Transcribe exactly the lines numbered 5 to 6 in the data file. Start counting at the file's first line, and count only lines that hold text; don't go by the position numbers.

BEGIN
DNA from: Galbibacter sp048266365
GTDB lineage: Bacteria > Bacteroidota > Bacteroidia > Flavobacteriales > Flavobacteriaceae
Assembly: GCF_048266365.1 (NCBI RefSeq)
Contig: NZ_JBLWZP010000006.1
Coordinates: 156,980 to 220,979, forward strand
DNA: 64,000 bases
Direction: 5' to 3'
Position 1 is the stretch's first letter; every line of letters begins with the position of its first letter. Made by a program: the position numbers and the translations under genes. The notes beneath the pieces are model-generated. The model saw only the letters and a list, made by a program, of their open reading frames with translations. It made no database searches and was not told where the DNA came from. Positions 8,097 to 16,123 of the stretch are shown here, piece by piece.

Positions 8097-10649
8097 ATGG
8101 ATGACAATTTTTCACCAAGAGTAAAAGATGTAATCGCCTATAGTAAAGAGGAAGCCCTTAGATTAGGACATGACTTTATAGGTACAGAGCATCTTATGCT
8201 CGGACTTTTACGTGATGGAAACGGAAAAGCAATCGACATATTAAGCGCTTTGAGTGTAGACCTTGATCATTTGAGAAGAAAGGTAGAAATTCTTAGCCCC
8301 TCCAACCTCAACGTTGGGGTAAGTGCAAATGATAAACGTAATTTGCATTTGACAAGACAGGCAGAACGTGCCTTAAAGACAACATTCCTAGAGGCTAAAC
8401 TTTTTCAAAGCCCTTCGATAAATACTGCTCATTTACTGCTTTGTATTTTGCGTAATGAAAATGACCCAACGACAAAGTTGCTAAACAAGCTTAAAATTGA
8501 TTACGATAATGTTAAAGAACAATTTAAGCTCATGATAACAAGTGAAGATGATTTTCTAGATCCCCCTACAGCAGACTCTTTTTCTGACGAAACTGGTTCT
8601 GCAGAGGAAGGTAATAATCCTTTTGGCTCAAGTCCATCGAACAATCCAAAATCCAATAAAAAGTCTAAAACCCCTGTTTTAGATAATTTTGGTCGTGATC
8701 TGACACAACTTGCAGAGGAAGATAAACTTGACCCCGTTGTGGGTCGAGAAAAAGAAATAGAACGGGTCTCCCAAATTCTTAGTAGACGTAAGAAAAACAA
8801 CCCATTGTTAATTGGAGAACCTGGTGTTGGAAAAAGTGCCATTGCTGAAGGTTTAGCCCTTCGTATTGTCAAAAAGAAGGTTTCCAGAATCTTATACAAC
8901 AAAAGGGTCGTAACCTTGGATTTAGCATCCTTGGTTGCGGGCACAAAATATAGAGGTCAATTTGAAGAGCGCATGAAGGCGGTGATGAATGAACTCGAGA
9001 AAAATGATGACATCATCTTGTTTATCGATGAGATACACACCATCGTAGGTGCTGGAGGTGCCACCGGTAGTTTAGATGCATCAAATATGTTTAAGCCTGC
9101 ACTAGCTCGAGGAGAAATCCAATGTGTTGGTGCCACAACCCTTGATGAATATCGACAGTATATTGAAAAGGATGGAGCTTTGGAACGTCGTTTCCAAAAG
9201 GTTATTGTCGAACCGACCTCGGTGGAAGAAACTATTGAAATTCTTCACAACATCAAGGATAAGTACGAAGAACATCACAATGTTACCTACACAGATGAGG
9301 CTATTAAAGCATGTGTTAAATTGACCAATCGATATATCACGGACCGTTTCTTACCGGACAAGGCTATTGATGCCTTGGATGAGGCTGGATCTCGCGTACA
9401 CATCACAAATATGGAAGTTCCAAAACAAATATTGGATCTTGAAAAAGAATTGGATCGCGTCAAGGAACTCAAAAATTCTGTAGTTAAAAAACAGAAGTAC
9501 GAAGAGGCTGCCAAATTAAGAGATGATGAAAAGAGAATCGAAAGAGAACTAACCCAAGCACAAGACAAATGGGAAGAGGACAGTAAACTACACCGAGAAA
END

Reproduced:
Coordinates: 156,980 to 220,979, forward strand
DNA: 64,000 bases